The term “ego,” originating from the Latin language, has a history just over a century old. Its significance has evolved dramatically since its inception. Coined by Sigmund Freud, it was initially defined as consciousness.

However, as Freud continued his research deeper into psychoanalysis, he realized that the concept was far more complicated. Thus, on the one hand, the ego became the bridge between our unconscious thoughts that guide our daily lives and decisions. On the other hand, the ego acts as the middle man between our primal instincts and the personal desires influenced by socioeconomic factors.

The Shifting Reputation of Ego

Over the last century, the term “ego” has acquired a somewhat tarnished reputation. It has been associated with negative concepts, including pride, conceit, flatulence, and self-importance. Moreover, it has been linked with egoism and egotism, suggesting that ego is inherently problematic.

Even philosophical works like “A Course in Miracles” offer a critical view, describing ego as a symbol of self-centeredness, confined to a mortal body destined to suffer and ultimately face mortality. In short, as a jerk.

In recent years, the word “narcissism” has taken center stage in discussions about ego. Since 2015, ego, with its twin brother, narcissism, has become a political term associated with backward and biased thinking. This shift prompts us to question: Why, in light of its negative associations, do we possess ego in the first place?

The Purpose of Ego: A Psychological Perspective

To understand the role of ego in human existence, it’s important to know its psychological function. The ego serves as a part of our psyche, contributing to our sense of self-identity, safety, and autonomy. It enables us to navigate the complexities of our social interactions, allowing us to establish boundaries, make decisions, and pursue personal goals. All that while caring for the survival instinct, i.e., staying alive and healthy.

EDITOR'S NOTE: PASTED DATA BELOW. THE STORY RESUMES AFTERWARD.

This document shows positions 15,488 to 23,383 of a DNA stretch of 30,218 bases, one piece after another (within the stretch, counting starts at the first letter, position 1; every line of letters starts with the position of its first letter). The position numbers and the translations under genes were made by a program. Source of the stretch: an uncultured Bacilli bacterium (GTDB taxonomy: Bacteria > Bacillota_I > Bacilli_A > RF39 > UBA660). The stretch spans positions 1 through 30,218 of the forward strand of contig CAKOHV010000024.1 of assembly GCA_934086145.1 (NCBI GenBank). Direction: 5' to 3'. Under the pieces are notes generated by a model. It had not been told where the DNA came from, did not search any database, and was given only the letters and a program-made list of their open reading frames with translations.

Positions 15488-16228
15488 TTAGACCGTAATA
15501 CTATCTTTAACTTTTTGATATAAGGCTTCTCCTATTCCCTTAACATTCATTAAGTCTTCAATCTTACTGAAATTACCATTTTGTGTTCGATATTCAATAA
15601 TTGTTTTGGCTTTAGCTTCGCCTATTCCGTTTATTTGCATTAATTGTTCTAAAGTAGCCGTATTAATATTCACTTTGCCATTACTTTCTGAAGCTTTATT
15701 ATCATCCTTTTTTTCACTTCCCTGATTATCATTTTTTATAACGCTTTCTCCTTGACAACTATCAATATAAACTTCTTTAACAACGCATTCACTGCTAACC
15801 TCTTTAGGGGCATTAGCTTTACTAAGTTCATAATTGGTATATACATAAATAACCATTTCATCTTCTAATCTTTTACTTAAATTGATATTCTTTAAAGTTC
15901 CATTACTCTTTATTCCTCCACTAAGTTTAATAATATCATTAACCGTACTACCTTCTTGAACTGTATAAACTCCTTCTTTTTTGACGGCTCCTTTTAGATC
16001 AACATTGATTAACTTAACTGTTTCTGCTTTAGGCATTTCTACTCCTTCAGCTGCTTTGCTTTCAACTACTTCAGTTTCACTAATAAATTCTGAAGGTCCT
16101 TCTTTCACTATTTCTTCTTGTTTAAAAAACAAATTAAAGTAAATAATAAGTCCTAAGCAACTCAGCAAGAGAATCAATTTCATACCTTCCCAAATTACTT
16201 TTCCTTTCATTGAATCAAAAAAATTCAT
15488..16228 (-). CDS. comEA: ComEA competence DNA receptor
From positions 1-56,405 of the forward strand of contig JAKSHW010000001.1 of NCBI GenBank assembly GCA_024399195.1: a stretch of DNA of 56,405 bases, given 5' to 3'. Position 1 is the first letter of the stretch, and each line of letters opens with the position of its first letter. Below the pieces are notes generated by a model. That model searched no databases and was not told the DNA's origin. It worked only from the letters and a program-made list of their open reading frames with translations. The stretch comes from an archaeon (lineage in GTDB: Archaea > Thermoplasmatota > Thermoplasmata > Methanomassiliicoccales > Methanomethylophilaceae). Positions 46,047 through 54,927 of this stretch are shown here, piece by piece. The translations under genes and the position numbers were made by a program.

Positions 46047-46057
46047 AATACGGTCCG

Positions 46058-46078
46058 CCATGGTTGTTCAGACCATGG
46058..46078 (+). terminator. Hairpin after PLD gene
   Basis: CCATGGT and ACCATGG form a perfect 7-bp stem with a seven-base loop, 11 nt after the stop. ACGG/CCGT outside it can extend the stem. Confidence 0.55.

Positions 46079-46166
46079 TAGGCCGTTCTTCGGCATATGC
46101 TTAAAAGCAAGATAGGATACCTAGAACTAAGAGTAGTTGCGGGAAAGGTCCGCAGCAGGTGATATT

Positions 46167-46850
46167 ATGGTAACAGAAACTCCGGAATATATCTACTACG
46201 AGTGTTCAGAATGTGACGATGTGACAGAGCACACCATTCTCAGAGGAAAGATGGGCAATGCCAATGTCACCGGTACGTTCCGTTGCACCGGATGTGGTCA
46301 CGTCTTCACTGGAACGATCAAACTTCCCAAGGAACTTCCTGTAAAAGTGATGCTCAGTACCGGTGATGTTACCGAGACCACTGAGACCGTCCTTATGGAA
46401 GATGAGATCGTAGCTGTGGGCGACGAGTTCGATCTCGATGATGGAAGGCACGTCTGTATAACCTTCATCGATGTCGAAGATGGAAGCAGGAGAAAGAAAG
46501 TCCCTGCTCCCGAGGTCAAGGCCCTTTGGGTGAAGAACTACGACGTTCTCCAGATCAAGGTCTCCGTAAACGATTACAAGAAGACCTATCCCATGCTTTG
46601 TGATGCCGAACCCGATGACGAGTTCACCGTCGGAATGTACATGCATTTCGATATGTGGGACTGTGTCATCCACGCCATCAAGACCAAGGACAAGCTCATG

The Balancing Act: Ego in Harmony

What we are looking to cultivate is a healthy and well-balanced ego. While excessive or unchecked ego can lead to traits such as arrogance and selfishness, a healthy and balanced ego is essential for personal growth and well-being. It serves as a foundation for self-confidence, resilience, and the pursuit of individual goals. Achieving a balanced and healthy ego is a delicate process. It involves self-awareness, introspection, and a willingness to acknowledge our strengths and limitations.

Cultivating a healthy and well-balanced ego begins with the ability to observe one’s self without judgment – the very foundation of the way to happiness.

Eva Fanari

The term ego is just a century old, but we have always lived with it and understood that part of ourselves. We’ve understood the suffering we end up enduring when we lean into the ego’s voice more than to our spirit’s voice.

The answer is the same as it’s been for thousands of years. Rather than dismissing ego, we need to strive for a balanced approach. The goal is not to shame and shun a part of us. Instead, it’s to appreciate its positive attributes while remaining vigilant against its potential pitfalls.
By doing so, we can cultivate a healthier, more nuanced relationship with our sense of self.